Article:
Markets working to support sustainable development

The Kimberley Process

The Kimberley Process Certification Scheme (KPCS) aims to certify that rough diamonds have not been sold to fund conflicts, i.e. that they are not ‘conflict’ or ‘blood’ diamonds. The KPCS entered into force in 2003.

The process brings together diamond exporting and importing states along with industry organisations and civil society groups.

Members of the Kimberley Process have to agree to a set of minimum requirements which enables members to certify that shipments of rough diamonds are conflict free. Members can only legally trade to other members and each international shipment of rough diamonds must be accompanied by a Kimberley Process Certificate.

Participants to the process have to ensure that they set up internal controls that can verify the origin of rough diamonds and ensure traceability. Further details are found in Section IV of the Kimberley Process Certification Scheme document; however exact details and processes are left to participating members.

The diamond supply chain is often complex - diamonds pass through many organisations as they are polished, cut and traded. To aid transparency and traceability a ‘System of Warranties’ has been agreed by Kimberley Process participants. This requires each seller to make an affirmative statement on the status of the diamonds i.e. that they are non-conflict. Failure to do so can result in investigation and potential expulsion.

To verify that members are correctly implementing the process, a peer-review system is utilised. This includes reporting regularly on national diamond trading as well as international monitoring visits. 

Market coverage: 

 There are currently 54 members representing over 80 countries (the EU is counted as one member). These members account for approximately 99.8% of the world rough diamond production.

Background information: 

The Kimberley process started when Southern African diamond producing states met in Kimberly, South Africa, in May 2000 to discuss the problem of diamonds being used to fund wars and unrest. In December 2000 the UN backed a resolution to create and support a scheme that would certify diamonds as conflict free.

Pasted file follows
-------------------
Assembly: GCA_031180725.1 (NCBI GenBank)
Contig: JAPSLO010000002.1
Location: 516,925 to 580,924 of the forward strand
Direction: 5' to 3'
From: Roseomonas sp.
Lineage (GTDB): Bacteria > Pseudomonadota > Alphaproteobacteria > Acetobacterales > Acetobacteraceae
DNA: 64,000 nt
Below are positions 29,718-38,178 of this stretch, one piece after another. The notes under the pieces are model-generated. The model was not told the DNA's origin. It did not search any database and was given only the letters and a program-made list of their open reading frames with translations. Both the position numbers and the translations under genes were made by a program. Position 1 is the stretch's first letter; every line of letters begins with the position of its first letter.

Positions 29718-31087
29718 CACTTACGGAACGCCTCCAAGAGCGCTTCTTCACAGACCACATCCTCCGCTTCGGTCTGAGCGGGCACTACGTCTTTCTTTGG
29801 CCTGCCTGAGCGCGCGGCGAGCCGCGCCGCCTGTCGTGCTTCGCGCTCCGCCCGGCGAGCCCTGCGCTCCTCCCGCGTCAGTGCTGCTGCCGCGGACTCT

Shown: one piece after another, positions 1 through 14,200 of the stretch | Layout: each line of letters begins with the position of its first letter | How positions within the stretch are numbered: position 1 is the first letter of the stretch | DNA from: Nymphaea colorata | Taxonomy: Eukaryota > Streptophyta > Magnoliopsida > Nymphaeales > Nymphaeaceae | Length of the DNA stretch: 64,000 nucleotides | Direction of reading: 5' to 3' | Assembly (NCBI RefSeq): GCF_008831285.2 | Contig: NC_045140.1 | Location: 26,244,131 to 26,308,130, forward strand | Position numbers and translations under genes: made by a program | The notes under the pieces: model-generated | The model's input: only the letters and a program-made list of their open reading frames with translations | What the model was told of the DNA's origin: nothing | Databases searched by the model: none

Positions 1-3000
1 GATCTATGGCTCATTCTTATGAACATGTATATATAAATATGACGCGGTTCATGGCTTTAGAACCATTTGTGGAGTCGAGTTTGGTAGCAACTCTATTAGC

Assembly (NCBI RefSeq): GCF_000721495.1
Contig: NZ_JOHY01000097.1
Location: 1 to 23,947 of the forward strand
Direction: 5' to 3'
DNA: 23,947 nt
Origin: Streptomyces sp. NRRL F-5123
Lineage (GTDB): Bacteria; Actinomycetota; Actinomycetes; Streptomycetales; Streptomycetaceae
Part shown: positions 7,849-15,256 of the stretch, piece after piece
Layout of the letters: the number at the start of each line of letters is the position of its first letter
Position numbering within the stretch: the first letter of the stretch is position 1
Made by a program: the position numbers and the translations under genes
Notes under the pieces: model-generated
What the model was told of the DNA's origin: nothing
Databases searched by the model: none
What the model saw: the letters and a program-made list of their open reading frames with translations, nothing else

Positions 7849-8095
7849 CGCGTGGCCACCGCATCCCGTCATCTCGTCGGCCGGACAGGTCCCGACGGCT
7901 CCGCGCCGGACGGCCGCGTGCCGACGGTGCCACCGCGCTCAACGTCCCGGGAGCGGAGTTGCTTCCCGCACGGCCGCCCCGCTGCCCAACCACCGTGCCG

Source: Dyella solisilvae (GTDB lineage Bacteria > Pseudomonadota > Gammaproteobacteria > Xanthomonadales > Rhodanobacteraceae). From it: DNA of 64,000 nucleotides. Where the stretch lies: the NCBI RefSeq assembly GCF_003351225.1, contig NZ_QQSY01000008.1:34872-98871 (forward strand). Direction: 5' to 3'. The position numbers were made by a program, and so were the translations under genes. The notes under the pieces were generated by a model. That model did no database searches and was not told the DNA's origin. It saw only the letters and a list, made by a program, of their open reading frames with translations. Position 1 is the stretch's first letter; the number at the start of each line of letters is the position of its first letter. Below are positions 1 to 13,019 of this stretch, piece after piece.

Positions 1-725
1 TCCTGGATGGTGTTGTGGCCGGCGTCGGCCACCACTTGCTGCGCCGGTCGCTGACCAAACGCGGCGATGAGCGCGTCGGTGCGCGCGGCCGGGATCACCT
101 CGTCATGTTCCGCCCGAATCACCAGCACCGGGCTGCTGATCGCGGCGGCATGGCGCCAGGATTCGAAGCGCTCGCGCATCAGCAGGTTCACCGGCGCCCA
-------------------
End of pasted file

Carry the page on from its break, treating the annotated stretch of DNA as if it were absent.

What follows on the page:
The Kimberley Process (KP) is chaired by a rotating member. Meetings are held annually to bring together members, trade organisations and civil society representatives to discuss. In addition there are a number of working groups – these cover different aspects of the KP and specific areas of diamond production, providing guidance and expertise.

Funding source: 

Relies on contributions from participating members. Details are not publically available.

Notable information: 

The Kimberley Process claims to have had a significant impact by reducing the number of conflict diamonds in world trade from around 15% in the 1990s to a fraction of a percent today. This is supported by the 3 year review document published in 2006. It is not clear whether this review was undertaken independently, however.

Participants are required to submit annual reports on the implementation of the Kimberley Process. These are not made public.The certification scheme lost a large amount of its integrity following Global Witness’ announcement to walk out on KP in December 2011. The human rights watchdog group stated that in recent times, the governments of Zimbabwe, Côte d'Ivoire and Venezuela have all dishonored, breached and exploited the system without bearing any consequential penalties for their infringements.